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Grenade attack rocks Kigali after Kagame’s landslide election win

Text by Tony Todd

Latest update : 2010-08-12

At least one grenade was thrown at passengers at a bus station in Rwanda's capital late on Wednesday, wounding at least seven people in an attack that came just hours after the final count showed that President Paul Kagame had won re-election.

At least seven people were wounded, including two children, in a grenade attack in the Rwandan capital on Wednesday, just hours after the final results came in from a much-criticised presidential election that saw no real opposition.

Police said a grenade was thrown in the rush-hour attack at Kigali’s main bus station, while witnesses said they saw two grenades thrown.
“We were waiting for a bus when we saw a car pull up,” one injured man told FRANCE 24. “The car stopped and a few seconds later something was thrown which exploded. Shortly afterwards a motorbike pulled up, and the driver threw a second device which also exploded. People fell to the ground. I could not get up.”
Another victim told FRANCE 24: “I was hit in the arm. Doctors say they will remove a piece of shrapnel later. There were many, many people wounded.
It is the fourth such grenade attack in the Rwandan capital since February. No one has ever claimed responsibility for these deadly attacks in which a total of four people have been killed.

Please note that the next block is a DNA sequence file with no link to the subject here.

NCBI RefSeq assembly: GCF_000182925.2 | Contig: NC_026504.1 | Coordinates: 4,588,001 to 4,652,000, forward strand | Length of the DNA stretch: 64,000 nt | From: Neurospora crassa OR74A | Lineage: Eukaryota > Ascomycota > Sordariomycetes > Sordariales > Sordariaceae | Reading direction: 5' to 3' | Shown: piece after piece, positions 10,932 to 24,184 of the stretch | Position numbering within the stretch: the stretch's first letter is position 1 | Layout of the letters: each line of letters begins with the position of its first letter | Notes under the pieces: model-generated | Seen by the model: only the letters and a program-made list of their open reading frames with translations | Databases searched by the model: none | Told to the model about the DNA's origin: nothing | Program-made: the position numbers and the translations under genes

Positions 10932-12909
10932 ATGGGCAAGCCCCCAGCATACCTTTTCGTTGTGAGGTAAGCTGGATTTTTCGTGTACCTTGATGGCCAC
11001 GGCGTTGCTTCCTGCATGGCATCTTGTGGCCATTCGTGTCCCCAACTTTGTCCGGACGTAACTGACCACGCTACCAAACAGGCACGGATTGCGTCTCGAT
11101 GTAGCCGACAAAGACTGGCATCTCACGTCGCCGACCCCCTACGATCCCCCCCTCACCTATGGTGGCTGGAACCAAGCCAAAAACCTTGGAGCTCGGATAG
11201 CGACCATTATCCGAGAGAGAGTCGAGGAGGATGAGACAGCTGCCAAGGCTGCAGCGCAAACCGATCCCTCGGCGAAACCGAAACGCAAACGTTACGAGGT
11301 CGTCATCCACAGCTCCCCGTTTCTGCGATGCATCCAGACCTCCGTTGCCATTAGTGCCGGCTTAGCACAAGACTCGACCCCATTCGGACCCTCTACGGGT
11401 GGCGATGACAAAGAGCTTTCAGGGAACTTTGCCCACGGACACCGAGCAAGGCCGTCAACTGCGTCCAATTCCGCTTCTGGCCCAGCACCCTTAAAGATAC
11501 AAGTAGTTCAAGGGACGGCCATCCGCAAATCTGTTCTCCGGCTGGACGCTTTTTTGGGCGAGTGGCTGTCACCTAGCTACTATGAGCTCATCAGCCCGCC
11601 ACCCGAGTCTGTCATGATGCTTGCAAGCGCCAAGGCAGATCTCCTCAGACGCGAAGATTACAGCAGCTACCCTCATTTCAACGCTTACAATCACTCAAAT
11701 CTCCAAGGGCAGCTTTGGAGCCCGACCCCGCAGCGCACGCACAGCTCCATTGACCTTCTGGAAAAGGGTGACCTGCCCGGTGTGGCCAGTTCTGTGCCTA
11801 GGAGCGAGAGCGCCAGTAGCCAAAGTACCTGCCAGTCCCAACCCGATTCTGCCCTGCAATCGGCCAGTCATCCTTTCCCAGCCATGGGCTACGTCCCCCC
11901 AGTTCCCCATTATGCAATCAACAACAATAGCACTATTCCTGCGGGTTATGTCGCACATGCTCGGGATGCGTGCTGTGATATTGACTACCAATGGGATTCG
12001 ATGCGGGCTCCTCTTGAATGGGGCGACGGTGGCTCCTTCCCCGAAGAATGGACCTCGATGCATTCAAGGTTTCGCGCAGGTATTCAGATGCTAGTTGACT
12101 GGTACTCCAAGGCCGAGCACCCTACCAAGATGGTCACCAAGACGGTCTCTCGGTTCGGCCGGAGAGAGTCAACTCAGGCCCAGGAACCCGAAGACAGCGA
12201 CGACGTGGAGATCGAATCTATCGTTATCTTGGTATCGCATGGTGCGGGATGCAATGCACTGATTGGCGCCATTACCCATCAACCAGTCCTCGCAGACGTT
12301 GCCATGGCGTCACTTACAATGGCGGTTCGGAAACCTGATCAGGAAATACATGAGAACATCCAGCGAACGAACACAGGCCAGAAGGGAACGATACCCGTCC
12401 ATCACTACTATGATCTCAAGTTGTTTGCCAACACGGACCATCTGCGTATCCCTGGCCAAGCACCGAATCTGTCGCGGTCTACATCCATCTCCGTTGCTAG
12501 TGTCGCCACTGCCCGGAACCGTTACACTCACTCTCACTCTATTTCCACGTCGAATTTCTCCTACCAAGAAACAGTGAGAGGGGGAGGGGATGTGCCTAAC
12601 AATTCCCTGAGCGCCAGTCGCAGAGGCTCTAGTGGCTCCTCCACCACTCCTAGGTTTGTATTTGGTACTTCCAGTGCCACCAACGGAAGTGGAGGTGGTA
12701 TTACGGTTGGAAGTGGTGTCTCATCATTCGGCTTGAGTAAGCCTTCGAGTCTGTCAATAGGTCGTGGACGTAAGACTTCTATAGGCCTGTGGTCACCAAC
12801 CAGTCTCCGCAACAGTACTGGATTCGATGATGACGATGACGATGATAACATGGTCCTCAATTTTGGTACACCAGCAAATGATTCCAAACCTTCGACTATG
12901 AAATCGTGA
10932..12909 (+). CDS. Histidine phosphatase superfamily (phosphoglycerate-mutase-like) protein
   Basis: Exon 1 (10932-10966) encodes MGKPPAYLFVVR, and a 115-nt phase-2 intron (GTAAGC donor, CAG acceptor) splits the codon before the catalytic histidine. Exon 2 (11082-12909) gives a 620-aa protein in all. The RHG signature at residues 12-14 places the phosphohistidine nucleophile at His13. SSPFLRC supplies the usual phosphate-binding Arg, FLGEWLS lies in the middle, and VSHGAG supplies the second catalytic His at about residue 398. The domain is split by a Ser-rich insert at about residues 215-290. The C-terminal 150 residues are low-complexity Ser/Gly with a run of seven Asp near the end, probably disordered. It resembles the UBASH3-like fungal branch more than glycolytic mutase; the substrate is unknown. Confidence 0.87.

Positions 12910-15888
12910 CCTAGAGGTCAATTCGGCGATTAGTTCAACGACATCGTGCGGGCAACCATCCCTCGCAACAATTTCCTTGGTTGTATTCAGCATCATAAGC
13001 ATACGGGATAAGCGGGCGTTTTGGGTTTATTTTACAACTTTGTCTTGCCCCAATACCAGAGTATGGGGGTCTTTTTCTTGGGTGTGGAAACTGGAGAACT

An election without opposition
Wednesday’s attack took place just hours after it was announced that incumbent President Paul Kagame had won the election with 93% of the vote.
The election campaign was marked by a series of arrests and killings of opposition figures. Those opposition candidates that did stand were all allied to Kagame’s ruling party and backed him in the previous election in 2003.
Kagame denied that he or his party had any involvement in the killing of a journalist and an opposition figure in the run-up to the election.
Three parties that had been set up to challenge Kagame’s hold on power were barred from the election on administrative grounds. These parties subsequently denounced the election as a sham, arguing that it is little more than a facade to prop up a repressive regime.
Paul Kegame's  supporters credit him with ending Rwanda's 1994 genocide, which claimed some 800,000 lives, and for the period of relative stability and growth that Rwanda has since enjoyed. Kagame has been the de facto leader of the small landlocked East African nation since the genocide.
Kagame is himself a Tutsi, the tribe which before colonial intervention traditionally ruled over the majority Hutu country.
Observers from the Commonwealth (which Rwanda joined last year) said that although there was little evidence of fraud, the election was marred by the absence of “critical opposition voices”.

The EU hailed the election for its “calm atmosphere and high voter turnout”, noting however that “some progress remains to be made in ensuring fundamental freedoms.”


Date created : 2010-08-12


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